"Driving along Highway 61—the road that either God or the devil made to take the bluesman to Chicago and bring him home again when the playing was done—Audrey's fears slowly slid back north. Ragged balls of cotton, unclaimed during last fall's harvest, waved in the wind as the road stretched past row after row of rich black earth.  She could smell the heavy soil through the closed, car windows.

Blues and Barbeque

The first stop came an hour and a half south of Memphis, at the crossroads of 61 and Clarksdale, Miss. The legendary Robert Johnson made a pact with the devil here, trading his soul to become the best bluesman of his time. Audrey and her husband weren't meeting the devil, but eating the best barbecue in the world at Abe's BBQ, where a room-length mural of a pig lets a traveler know that this is a pig's shop. The double-decked sandwich of crispy coleslaw and. Large-helping of slow, pit-cooked, pork--topped off with a homemade barbecue sauce--completely displaced the nasty culture shock that had nagged Audrey since North Carolina. If she could fit the whole thing in her mouth in one bite she would have.

To burn off their midafternoon meal, they walked a few blocks through Clarksdale's downtown. The little country seat, built on an ancient Indian trading site, is arguably one of Mississippi's oldest communities, and its downtown, just for its sheer existence, is a modern-day anomaly. The nearest shopping mall is in Greenville, a good 90 minutes away. People actually greeted them as they walked along the unfettered streets. Once on Delta Street, Audrey and her husband entered the town library and followed a blue stripe painted on the floor to the dowdy, one-room Delta Blues Museum, which sits on the second story. 

In one corner of the room stood a life-size wax figure of Muddy Waters, whose heavy face smiled at them as they climbed the stairs. The other corners and walls were covered with pictures of blues artists: Little Son Jefferson, Furry and B.B. King. Son Thomas' portrait commanded attention, the singer scowling from beneath a straw cowboy hat.

It felt as if Clarksdale was the emerging blues capital of the world. "This little town's never seen anything like this!" Sid Graves, the founder and curator of the blues museum, exclaimed. "Ever since ZZ Top put out its latest album dedicated to Muddy Waters, we've had overnight success. We had 568 visitors to the museum in February and expect to have 2,000 a month during the summer. Before ZZ Top it was only a couple dozen a month. 

ZZ Top is one of the few bands out there today that financially acknowledges the debt that American music owes to the blues, donating $100,000 to the museum. As Sid explained it, the debt goes something like this:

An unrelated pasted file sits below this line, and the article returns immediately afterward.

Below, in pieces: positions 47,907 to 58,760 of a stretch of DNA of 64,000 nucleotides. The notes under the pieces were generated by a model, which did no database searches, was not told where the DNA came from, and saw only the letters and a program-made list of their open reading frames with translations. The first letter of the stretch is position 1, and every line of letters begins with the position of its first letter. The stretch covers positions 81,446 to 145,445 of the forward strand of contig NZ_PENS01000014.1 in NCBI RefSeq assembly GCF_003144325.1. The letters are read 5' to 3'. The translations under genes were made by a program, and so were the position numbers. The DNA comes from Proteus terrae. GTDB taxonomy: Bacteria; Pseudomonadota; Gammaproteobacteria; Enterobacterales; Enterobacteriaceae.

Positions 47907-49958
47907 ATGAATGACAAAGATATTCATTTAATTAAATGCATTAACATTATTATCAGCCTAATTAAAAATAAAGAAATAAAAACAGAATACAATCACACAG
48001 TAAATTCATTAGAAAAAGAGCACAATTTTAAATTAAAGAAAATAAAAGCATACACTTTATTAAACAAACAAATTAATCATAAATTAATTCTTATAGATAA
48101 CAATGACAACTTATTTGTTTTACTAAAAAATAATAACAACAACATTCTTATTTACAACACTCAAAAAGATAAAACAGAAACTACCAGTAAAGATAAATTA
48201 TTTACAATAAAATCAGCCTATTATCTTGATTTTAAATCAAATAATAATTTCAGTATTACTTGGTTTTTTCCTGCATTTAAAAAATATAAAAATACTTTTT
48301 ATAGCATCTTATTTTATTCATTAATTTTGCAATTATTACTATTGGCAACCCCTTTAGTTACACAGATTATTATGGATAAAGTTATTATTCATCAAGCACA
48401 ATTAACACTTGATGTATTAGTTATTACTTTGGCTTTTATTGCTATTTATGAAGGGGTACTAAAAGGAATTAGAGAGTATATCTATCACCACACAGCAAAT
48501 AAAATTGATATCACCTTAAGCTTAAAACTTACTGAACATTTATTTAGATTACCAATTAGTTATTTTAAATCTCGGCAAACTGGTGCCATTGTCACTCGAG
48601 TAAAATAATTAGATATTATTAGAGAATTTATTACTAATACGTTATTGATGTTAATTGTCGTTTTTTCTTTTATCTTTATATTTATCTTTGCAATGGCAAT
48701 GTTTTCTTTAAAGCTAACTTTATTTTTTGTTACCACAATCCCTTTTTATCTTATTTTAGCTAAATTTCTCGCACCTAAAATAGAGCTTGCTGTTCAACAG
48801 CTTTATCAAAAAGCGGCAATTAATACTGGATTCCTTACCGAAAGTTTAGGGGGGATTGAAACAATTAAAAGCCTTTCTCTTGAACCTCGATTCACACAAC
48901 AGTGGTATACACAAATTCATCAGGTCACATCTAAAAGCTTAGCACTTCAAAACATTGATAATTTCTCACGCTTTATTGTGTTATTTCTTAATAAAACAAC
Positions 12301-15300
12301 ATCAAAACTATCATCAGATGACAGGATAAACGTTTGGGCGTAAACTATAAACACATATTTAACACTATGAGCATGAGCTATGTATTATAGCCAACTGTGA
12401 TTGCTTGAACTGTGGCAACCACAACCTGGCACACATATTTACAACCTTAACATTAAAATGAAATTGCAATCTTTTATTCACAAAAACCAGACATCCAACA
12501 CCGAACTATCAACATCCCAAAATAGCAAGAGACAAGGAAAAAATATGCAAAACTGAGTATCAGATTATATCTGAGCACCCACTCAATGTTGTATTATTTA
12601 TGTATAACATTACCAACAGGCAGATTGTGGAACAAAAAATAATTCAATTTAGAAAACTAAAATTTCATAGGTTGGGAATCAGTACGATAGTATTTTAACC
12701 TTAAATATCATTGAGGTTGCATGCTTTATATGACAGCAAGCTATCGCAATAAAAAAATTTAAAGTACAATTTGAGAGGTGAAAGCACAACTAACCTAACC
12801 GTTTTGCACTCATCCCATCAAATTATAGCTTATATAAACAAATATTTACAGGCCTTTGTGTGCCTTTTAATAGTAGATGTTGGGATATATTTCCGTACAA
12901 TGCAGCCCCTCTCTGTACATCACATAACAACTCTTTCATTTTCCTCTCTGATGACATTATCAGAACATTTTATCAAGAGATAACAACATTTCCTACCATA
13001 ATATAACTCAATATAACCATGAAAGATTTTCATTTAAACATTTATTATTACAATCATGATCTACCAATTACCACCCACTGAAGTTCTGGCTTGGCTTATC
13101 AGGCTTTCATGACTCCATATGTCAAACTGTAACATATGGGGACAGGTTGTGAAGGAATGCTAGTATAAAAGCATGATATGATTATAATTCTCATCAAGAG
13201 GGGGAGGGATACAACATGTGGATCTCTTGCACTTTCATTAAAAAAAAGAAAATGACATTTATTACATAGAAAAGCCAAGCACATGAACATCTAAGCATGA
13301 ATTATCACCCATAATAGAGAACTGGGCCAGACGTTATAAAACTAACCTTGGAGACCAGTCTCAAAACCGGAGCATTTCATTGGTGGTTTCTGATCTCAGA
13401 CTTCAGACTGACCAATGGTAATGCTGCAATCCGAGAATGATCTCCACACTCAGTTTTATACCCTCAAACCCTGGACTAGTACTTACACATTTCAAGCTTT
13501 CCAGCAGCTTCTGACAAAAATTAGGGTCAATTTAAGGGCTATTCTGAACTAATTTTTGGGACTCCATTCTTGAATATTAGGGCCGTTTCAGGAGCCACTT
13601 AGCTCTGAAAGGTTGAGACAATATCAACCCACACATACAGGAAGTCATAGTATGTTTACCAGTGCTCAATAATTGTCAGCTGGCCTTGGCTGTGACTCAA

W.C. Handy, a successful jazzman by the turn of the century, heard local musicians playing the blues while performing at a country club in Yazoo City.  He played some standard minstrel tunes for a while but noticed that the people weren't dancing.  He asked them what they wanted to hear, and they pointed to the waiters. Those fellows got up on stage, played their blues, and the floor spilled over with dancers. Pretty soon Handy was backing some of these Delta musicians and publishing the blues as well.  

Within two decades George Gershwin, after hoboing onto the blues train with "Rhapsody in Blue," wrote on a copy of the piece, “Mr. Handy, whose early blues are the forefathers of this work. With admiration and best wishes, George Gershwin, August 30, 1926." That autographed copy now sits in the Delta Blues Museum, and the rest became history.  

You know, the blues is the mother
Don't forget it, brother
Been havin' sex with the world a longtime
It's just been underestimated
'Cause we're segregated
Now, the story's really bein' told
You know the blues da baby
The whole world’s callin' it rock and roll

Muddy Waters, “The Blues Had a Baby"

Goin' to Muddy's Place

A little later a mysterious man—her husband—whisked Audrey off in their convertible, the top down even though the sky was threatening to let loose any moment. All he said was, "We’re goin’ to Muddy's. place."  Six and a half miles later they were. There, on the edge of the old Stovall Plantation. A very small blue and black sign announced and pointed to Muddy Waters' Home.” 

All that was left of the square shack were the walls and floorboards. Ever since Muddy: died in 1983, people have been stealing bits and pieces for souvenirs and building material.  As Audrey started walking toward the faded red walls pieced together with five-inch-thick slabs of wood, an old hound dog howled from beneath the house. She decided to just look from beside the car, thinking that maybe this old dog was either Howlin' Wolf or Muddy himself come back to protect the Delta from scavenging tourists.